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Crime and punishment: A papal bull in the Church’s china shop

By Dr. Jeff Mirus ( bio - articles - email ) | Dec 18, 2018

Pope Francis has decided not only to raise questions about the prudence of capital punishment in our world today but also to cast into doubt centuries of previous Catholic moral teaching on the subject. It is true, to give Pope Francis his due, that there is no single definitive teaching by the Magisterium of the Church which proves beyond a shadow of doubt that he is demonstrably wrong. But all prior ecclesiastical evidence indicates, pace Francis, that capital punishment may be applied morally by legitimate public authority for grave crimes with the purpose of punishing evil and protecting the common good.

Even the latest changes to the Catechism can be interpreted in a manner consistent with this moral tradition. This consistency represents the current state of the teaching of the ordinary Magisterium on the subject, reaffirmed and clarified many times, strongly rooted in Sacred Scripture, and repeated in the Fathers of the Church. But definitive Magisterial statements are in short supply, for the historical reality is that this teaching has been considered so obvious that it has never been thought necessary to make it the subject of either a papal or a conciliar definition.

For this reason, most past papal statements consist of clarifications in various interventions over the centuries which rule out abuses, such as private vengeance, duels, bodily mutilation, or even faulty purposes invoked by the State. There are strong arguments in favor of the legitimacy of capital punishment from Scripture and the Fathers, but the closest thing we have from the Magisterium itself to something absolutely definitive (and it is very, very close) is the Confession of Faith prescribed by Pope Innocent III in 1208, and updated in 1210, for the reconciliation of the heretics Durand Orca and his Waldensian companions. The emendation in 1210 of this text, which was imposed on heretics to ensure their correct understanding of Catholic faith and morals, reads as follows:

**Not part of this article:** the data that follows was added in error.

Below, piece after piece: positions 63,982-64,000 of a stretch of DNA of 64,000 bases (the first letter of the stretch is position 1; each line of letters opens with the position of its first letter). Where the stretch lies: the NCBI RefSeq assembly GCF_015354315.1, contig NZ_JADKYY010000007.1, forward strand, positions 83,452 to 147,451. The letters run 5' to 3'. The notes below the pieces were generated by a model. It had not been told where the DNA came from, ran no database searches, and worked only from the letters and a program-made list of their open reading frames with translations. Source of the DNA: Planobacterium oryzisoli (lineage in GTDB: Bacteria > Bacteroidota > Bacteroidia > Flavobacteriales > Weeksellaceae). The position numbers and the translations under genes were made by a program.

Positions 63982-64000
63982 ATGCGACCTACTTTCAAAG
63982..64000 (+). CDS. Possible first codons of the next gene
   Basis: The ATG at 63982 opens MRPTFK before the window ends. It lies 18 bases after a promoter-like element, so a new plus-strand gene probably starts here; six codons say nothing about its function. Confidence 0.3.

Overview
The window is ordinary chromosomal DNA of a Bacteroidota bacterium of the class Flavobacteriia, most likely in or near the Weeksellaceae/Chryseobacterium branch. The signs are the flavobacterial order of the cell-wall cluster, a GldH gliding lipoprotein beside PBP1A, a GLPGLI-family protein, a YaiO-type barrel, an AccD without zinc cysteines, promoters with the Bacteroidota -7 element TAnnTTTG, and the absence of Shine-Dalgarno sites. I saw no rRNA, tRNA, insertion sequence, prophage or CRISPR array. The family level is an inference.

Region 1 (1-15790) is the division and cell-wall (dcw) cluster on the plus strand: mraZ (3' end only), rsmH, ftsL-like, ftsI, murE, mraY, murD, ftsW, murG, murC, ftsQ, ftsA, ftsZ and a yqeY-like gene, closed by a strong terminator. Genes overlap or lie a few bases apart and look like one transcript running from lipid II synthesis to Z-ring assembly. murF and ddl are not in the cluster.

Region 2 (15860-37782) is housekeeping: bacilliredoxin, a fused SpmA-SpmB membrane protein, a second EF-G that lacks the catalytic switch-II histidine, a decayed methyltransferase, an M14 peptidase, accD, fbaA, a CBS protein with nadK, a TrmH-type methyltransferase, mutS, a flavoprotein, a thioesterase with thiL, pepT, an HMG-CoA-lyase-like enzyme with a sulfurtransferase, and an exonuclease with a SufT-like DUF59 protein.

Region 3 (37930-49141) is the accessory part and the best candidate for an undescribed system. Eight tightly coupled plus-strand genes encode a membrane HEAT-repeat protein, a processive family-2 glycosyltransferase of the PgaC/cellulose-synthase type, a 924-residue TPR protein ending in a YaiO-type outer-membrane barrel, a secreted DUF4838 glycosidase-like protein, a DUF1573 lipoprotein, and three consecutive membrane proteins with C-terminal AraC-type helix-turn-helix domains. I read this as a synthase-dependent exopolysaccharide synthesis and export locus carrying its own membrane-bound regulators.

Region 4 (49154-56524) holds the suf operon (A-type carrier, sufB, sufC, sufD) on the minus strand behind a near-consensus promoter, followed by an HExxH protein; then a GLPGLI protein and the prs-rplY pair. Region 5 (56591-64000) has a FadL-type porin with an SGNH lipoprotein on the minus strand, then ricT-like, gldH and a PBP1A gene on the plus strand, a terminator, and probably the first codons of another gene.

Concerning secular power we declare that without mortal sin it is possible to exercise a judgment of blood as long as one proceeds to bring punishment not in hatred but in judgment, not incautiously but advisedly. [Denz #425]

The odd wording of this prescription arises because it is a direct response to an error of the heretics, who held that public officials who participate in capital punishment are by that fact guilty of serious sin. But a number of other instances of papal intervention uphold the public authority’s right to apply the death penalty, as opposed (for example) to the sinfulness of private duels (e.g., Leo XIII’s letter to the bishops of Germany and Austria “Pastoralis Officii”, 1891), or (another example) to the sinfulness of bodily mutilation (e.g., the legitimacy of execution is taken for granted in this context by Pius XI’s encyclical Casti Connubii, 1930).

In other words Pope Francis, through a sort of private pontifical willfulness, thinks to overturn the continuous Catholic understanding of Scripture, the Fathers, and papal decisions over the entire history of the Church when he over-zealously asserts that previous Church teachings upholding the legitimacy of capital punishment were “more legalistic than Christian”, and claims to have changed the Catechism as a way of “taking responsibility for the past” by acknowledging the flaws in past statements.

This is very brash indeed. Of course, the Pope could easily highlight today’s neuralgic point, without any scandal whatsoever, by issuing a clear statement such as the following: